Manuscript received March 22, 1996; revised January 29, 1997. This paper
was recommended by Associate Editor T. Noll.
L. Bisdounis and O. Koufopavlou are with VLSI Design Laboratory,
Department of Electrical and Computer Engineering, University of Patras,
26500 Patras, Greece.
S. Nikolaidis is with the Electronics and Computers Division, Department
of Physics, Aristotle University of Thessaloniki, 54006 Thessaloniki, Greece.
Publisher Item Identifier S 10577122(98)01410X.
to evaluate delays in CMOS structures controlled by slowly
varying input signals [6].
Deriving expressions for accurately describing the propaga
tion delay is difficult even though these are for simple gates.
One of the goals of this paper is the analytical evaluation of the
propagation delay in a CMOS inverter. To do this, analytical
expressions of the output waveform are derived, directly from
the differential equation describing the temporal evolution of
the inverter output. It is important to have an accurate model
for the CMOS inverter operation, since several fast methods
for reducing a CMOS gate to an equivalent inverter have
been proposed [7], [8]. By using these socalled “collapsing”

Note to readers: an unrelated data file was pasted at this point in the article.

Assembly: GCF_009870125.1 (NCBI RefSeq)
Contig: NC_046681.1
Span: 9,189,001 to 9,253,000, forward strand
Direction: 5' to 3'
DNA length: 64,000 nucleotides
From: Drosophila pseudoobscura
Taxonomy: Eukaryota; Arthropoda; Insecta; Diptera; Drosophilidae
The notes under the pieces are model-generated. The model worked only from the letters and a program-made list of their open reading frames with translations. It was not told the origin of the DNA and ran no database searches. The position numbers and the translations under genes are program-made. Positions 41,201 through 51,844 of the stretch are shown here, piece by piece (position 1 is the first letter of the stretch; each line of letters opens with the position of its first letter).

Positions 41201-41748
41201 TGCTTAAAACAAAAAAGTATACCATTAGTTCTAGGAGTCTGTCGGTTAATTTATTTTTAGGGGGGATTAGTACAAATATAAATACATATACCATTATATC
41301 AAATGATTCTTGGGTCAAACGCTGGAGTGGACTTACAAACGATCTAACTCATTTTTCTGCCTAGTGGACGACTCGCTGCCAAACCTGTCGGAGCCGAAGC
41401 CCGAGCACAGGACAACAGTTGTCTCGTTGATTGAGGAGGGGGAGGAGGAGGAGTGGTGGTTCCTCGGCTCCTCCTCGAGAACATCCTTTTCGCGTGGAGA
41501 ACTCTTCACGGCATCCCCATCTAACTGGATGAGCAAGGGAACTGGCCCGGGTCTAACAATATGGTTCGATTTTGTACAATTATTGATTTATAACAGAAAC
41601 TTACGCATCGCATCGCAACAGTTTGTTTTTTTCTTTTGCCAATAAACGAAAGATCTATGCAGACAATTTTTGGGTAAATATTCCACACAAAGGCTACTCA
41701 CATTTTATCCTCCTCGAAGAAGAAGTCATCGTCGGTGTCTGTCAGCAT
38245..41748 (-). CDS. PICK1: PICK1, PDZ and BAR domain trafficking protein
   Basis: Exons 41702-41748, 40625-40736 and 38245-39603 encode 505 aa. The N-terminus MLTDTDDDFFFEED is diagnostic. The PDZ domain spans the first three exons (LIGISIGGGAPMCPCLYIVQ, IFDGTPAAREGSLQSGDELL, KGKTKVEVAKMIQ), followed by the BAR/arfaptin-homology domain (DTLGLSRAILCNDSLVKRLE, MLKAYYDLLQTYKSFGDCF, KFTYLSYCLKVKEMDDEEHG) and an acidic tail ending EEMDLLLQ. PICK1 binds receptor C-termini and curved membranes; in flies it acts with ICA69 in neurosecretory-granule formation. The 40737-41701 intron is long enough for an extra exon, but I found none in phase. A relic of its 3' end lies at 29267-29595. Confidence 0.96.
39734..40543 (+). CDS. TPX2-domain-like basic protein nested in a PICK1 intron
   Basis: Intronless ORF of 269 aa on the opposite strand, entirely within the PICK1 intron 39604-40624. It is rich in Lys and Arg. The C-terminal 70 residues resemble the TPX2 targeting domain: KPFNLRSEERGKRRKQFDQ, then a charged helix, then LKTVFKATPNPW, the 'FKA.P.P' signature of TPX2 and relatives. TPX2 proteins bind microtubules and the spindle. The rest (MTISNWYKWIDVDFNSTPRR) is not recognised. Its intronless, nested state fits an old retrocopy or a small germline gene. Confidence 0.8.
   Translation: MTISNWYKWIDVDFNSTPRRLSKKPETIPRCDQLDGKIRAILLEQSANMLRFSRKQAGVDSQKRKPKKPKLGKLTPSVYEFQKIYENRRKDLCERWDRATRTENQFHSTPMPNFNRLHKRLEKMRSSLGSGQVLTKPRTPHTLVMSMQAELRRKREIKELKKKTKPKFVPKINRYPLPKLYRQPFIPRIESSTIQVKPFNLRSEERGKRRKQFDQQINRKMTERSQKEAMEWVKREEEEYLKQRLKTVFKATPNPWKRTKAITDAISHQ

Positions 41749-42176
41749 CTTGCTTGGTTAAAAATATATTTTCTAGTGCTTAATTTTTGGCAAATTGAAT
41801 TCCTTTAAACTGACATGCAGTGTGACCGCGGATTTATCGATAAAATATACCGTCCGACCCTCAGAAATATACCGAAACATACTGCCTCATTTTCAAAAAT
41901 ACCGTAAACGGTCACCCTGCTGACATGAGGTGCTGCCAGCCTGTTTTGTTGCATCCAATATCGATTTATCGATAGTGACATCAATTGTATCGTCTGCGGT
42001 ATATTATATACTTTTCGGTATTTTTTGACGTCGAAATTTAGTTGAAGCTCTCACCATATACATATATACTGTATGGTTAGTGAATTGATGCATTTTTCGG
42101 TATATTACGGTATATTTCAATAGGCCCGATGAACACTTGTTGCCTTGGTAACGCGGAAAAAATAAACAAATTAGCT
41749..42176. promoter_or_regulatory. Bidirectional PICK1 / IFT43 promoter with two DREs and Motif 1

techniques the output response and the propagation delay of
a gate can be computed quickly and accurately without the
complications associated with trying to generalize the inverter
based model to complex gates.
The first closedform delay expression based on the output
response which was obtained directly from the differential
equation describing the CMOS inverter operation was derived
in [9] for a step input. Analytical expressions for the output
waveform and the propagation delay, including the effect of
the input waveform slope, were presented by Hedenstierna
and Jeppson [10]. In this the influences of the shortcircuit
current and the gatetodrain coupling capacitance were ne
glected. These output waveform expressions was extended by
Kayssi et al. [11] for the case of exponential input waveform.
More recently in [12], the differential equation describing
the discharge of the load capacitor was solved for a rising
input ramp considering the current through both transistors
and the coupling capacitance. However, in the case where the
PMOS device is in the linear region, the quadratic term of the
current through the PMOS device was neglected. Moreover,
it was not mentioned how the integration constant between
the linear and the saturation regions of the PMOS device is
calculated for fast inputs. For slow inputs leastsquare fitting
techniques are used. Vemuru and Thorbjornsen [13] derived
an expression for the output waveform, which includes the